As Jeremy Corbyn launches the Labour campaign today, talk has turned to the key battlegrounds that will decide the result of the general election. However, when it comes to where the most pivotal campaigning will take place, increasingly the answer is online. Digital campaigning has risen in importance with each election. With bad weather likely to put off some of the less enthusiastic campaigners this year, the efforts online will be particularly crucial.
This poses a challenge to the Tories. In 2015, the Conservatives were praised for running a carefully planned digital campaign that focused on key voter groups. But in 2017 they dropped the ball. The party is reported to have spent more than £2m on Facebook advertising, yet received little in return for its efforts, which were deemed sluggish and ineffective. Labour spent considerably less (£500,000 on Facebook) yet received a better response thanks to a positive campaign that led to supporters sharing the party’s messages.
As the Conservatives prepare to go to battle, they are making every effort to ensure that they are not left behind this time, and digital will be front and centre of the campaign. On Friday, Boris Johnson’s most senior aide, Dominic Cummings, told colleagues at Downing Street that the party needed a 'digital-first approach'. Advisers were told to reconsider how they approached government story-telling: rather than use an interview with a member of the Westminster media lobby to unveil a good story, they should work out first how to get it out digitally. 'The aim is to make digital communications primary rather than secondary,' says one of the attendees.
When it comes to the election campaign, over at Conservative campaign headquarters, there have been important hires to improve the operation. The new director of politics and campaigning, Isaac Levido, has brought in social media campaign gurus Sean Topham and Ben Guerin. The New Zealanders have an impressive election track record – from campaigns in their home nation, to most recently helping the Australian conservative leader, Scott Morrison, win a surprise victory over the Australian Labour Party. Through their work for the former Tory election strategist Sir Lynton Crosby’s CTF Partners, Topham and Guerin were previously reported to have helped run an 'enormous Facebook propaganda network'. However, a former colleague of theirs insists that they are not about 'fake news'.
As I write in the i paper, expect a relentless focus on messaging across various channels including Facebook, Instagram and Snapchat. One senior Tory involved with running the campaign says: 'It’s about saying the same thing again and again and if people stop listening finding a different way to say it.' An example of this approach could be found in the Conservatives’ social media output on the day the Tories attempted to pass their Brexit deal in the Commons. The Conservatives pumped out banners reading ‘Get Brexit Done’. However, one in particular garnered widespread interest with Remain voters sharing it to criticise it. Its sin? The banner used the font Comic Sans. The idea was that it would start a conversation.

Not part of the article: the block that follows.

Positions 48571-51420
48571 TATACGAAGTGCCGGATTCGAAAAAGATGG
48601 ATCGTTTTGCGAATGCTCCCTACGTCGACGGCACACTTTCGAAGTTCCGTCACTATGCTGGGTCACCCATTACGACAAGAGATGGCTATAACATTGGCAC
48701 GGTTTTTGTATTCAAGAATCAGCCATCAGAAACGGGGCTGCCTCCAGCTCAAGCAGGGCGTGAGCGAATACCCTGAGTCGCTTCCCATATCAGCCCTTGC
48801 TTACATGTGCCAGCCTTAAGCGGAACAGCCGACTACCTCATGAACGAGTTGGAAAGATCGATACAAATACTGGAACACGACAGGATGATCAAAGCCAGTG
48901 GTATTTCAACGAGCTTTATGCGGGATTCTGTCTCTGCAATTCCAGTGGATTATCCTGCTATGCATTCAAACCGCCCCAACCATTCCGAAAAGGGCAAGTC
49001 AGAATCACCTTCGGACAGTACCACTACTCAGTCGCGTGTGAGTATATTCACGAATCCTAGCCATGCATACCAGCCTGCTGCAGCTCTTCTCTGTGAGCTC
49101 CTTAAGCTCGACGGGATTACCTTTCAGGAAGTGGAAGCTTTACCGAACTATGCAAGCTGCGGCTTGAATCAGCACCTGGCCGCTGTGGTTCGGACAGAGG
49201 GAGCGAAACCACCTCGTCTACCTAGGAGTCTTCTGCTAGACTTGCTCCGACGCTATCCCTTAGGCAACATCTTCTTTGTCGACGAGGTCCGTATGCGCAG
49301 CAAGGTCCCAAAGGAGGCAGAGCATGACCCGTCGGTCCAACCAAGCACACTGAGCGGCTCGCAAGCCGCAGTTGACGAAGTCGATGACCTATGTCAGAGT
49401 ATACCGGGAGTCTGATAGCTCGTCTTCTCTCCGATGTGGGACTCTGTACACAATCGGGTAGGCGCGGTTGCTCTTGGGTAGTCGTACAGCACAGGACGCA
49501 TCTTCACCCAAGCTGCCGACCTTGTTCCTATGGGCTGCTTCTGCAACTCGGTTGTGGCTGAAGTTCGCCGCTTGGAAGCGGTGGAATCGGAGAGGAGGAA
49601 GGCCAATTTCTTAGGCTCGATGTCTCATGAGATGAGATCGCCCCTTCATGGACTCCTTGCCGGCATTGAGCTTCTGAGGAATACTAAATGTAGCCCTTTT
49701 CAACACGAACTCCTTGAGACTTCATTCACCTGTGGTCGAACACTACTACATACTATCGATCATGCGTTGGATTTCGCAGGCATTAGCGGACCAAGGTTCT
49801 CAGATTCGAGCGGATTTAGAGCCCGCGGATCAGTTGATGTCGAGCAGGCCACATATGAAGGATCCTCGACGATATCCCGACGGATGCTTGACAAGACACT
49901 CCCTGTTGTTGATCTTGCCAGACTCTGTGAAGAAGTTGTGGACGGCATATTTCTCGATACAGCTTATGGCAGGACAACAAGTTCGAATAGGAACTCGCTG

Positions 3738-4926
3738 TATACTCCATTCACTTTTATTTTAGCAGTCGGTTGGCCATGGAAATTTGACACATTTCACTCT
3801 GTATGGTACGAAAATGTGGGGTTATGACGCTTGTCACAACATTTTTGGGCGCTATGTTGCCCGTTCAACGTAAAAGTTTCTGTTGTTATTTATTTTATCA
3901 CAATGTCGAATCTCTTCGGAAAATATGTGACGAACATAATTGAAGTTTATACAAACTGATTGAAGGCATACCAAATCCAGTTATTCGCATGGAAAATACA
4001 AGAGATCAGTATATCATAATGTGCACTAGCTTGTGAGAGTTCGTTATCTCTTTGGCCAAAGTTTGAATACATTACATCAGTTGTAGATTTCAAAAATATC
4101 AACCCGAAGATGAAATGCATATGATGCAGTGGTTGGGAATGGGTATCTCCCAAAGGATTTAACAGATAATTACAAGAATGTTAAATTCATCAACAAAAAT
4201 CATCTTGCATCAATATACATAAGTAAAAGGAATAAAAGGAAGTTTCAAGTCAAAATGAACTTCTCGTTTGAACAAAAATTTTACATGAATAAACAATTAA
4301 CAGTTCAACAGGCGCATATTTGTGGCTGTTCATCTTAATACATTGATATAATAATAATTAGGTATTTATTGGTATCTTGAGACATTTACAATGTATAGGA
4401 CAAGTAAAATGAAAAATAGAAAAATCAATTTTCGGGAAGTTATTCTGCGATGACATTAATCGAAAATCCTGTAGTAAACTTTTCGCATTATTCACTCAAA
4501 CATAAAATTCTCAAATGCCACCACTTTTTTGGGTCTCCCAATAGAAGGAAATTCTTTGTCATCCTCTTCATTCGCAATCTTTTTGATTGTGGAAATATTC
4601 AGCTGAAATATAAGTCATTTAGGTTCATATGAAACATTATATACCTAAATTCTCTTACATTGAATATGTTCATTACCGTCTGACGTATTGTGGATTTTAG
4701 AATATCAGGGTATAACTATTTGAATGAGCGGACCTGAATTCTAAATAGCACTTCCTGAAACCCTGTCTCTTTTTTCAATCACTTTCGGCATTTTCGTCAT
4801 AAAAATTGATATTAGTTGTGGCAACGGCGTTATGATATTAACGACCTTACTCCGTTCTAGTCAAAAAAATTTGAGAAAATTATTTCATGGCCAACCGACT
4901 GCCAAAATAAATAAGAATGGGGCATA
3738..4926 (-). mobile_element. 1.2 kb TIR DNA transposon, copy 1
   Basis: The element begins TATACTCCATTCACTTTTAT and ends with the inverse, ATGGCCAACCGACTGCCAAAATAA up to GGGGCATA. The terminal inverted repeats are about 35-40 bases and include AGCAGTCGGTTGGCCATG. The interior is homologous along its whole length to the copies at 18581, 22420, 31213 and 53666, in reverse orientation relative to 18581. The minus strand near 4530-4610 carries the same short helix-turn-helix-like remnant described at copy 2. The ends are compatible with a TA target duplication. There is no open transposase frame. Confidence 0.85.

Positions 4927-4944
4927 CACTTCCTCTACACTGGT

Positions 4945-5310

The view on the Tory side is that anything which gets people discussing their message is good – like the EU referendum £350m a week for the NHS bus claim – even when the discussion is, on the face of it, negative. Conservative MPs look back to the often-abrasive approach adopted by Vote Leave under Cummings during the EU referendum campaign, and predict turbulence ahead. The official Leave campaign spent £2.7m on targeted Facebook ads which included a banner suggesting that Turkey was joining the EU.
'It’s going to be dirty tricks for both sides,' says a Tory party insider. The Conservatives expect Labour to conduct a campaign accusing them of secretly planning to sell off the National Health Service in pursuit of a US/UK trade deal, something that government ministers have repeatedly denied.
In 2017, Jeremy Corbyn’s Labour won the social media war by coming up with messages that people wanted to share – ones that chimed with people’s values. In contrast, Theresa May’s robotic promise of strong and stable leadership garnered little enthusiasm no matter how much money was put behind it. In the incoming digital battle, the Tories are determined not to make the same mistake. They plan to get people sharing their message – even if it’s for unconventional reasons.